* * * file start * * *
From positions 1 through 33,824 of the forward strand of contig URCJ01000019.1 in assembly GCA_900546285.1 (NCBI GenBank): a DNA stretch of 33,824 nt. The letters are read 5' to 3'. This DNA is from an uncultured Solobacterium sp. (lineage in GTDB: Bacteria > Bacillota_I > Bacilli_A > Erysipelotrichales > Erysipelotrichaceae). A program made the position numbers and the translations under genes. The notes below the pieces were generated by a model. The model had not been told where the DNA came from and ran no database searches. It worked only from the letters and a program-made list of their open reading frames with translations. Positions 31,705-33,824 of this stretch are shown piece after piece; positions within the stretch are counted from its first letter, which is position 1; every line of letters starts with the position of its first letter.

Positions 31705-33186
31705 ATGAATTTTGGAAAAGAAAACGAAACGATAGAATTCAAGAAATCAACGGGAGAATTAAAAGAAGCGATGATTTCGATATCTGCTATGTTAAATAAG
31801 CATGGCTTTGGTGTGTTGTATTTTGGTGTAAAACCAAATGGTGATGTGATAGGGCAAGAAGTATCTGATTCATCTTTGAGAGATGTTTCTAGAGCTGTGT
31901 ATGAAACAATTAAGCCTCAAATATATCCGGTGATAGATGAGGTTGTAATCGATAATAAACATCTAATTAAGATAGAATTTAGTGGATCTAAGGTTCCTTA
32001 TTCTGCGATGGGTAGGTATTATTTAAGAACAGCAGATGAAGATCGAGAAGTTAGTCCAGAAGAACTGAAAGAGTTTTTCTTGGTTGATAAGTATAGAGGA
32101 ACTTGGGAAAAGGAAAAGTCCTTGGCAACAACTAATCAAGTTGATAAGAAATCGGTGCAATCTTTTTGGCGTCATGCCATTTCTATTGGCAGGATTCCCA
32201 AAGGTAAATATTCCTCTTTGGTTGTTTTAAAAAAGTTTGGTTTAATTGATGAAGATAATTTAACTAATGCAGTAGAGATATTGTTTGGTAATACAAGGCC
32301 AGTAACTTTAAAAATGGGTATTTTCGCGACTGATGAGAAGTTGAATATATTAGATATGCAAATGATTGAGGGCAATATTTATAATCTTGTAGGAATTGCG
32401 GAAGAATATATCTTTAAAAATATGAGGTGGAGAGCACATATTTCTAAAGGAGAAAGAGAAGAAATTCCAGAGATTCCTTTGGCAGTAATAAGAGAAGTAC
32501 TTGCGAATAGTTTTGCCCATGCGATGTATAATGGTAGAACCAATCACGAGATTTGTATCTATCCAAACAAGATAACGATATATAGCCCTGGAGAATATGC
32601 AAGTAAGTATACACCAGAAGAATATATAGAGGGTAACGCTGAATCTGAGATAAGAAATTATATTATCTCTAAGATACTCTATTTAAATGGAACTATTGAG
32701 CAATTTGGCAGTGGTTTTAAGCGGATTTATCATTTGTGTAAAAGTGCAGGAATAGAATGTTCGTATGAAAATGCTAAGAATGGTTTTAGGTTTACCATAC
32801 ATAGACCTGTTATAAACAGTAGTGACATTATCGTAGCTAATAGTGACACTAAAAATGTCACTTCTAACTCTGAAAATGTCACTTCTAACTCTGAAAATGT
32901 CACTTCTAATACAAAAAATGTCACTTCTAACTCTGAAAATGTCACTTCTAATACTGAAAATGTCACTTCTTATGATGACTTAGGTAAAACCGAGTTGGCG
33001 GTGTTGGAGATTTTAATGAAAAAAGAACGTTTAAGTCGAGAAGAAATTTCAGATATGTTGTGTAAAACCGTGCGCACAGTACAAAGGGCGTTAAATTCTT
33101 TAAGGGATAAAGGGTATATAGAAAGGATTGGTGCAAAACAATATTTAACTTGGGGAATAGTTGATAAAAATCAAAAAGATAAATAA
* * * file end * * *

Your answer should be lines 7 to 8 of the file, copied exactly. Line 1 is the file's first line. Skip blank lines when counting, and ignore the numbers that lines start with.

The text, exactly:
32101 ACTTGGGAAAAGGAAAAGTCCTTGGCAACAACTAATCAAGTTGATAAGAAATCGGTGCAATCTTTTTGGCGTCATGCCATTTCTATTGGCAGGATTCCCA
32201 AAGGTAAATATTCCTCTTTGGTTGTTTTAAAAAAGTTTGGTTTAATTGATGAAGATAATTTAACTAATGCAGTAGAGATATTGTTTGGTAATACAAGGCC